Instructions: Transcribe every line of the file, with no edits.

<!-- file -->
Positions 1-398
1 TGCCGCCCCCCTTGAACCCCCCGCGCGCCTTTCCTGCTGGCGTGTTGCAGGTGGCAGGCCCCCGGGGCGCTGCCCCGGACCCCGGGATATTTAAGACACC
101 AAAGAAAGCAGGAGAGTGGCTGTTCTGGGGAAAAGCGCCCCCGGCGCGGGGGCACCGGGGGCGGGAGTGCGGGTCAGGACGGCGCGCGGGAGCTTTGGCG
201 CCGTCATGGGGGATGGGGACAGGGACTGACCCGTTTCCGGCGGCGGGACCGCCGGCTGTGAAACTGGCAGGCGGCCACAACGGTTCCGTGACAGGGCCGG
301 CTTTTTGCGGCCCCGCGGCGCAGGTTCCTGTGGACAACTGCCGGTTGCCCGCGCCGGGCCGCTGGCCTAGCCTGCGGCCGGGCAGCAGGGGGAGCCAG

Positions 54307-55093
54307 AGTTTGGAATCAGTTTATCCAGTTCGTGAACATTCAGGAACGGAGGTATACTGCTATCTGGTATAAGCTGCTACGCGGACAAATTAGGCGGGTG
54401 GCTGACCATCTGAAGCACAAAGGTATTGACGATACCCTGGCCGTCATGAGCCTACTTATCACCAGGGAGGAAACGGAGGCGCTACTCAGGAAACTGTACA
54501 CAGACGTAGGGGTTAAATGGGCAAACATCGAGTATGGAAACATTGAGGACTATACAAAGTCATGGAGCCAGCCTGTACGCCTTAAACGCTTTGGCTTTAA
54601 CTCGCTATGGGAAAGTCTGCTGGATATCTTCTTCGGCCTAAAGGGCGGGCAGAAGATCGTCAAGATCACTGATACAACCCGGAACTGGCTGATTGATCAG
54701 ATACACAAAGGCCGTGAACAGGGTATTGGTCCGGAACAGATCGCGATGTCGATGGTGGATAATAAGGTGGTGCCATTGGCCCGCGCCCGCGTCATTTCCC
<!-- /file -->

Positions 1-398
1 TGCCGCCCCCCTTGAACCCCCCGCGCGCCTTTCCTGCTGGCGTGTTGCAGGTGGCAGGCCCCCGGGGCGCTGCCCCGGACCCCGGGATATTTAAGACACC
101 AAAGAAAGCAGGAGAGTGGCTGTTCTGGGGAAAAGCGCCCCCGGCGCGGGGGCACCGGGGGCGGGAGTGCGGGTCAGGACGGCGCGCGGGAGCTTTGGCG
201 CCGTCATGGGGGATGGGGACAGGGACTGACCCGTTTCCGGCGGCGGGACCGCCGGCTGTGAAACTGGCAGGCGGCCACAACGGTTCCGTGACAGGGCCGG
301 CTTTTTGCGGCCCCGCGGCGCAGGTTCCTGTGGACAACTGCCGGTTGCCCGCGCCGGGCCGCTGGCCTAGCCTGCGGCCGGGCAGCAGGGGGAGCCAG

Positions 54307-55093
54307 AGTTTGGAATCAGTTTATCCAGTTCGTGAACATTCAGGAACGGAGGTATACTGCTATCTGGTATAAGCTGCTACGCGGACAAATTAGGCGGGTG
54401 GCTGACCATCTGAAGCACAAAGGTATTGACGATACCCTGGCCGTCATGAGCCTACTTATCACCAGGGAGGAAACGGAGGCGCTACTCAGGAAACTGTACA
54501 CAGACGTAGGGGTTAAATGGGCAAACATCGAGTATGGAAACATTGAGGACTATACAAAGTCATGGAGCCAGCCTGTACGCCTTAAACGCTTTGGCTTTAA
54601 CTCGCTATGGGAAAGTCTGCTGGATATCTTCTTCGGCCTAAAGGGCGGGCAGAAGATCGTCAAGATCACTGATACAACCCGGAACTGGCTGATTGATCAG
54701 ATACACAAAGGCCGTGAACAGGGTATTGGTCCGGAACAGATCGCGATGTCGATGGTGGATAATAAGGTGGTGCCATTGGCCCGCGCCCGCGTCATTTCCC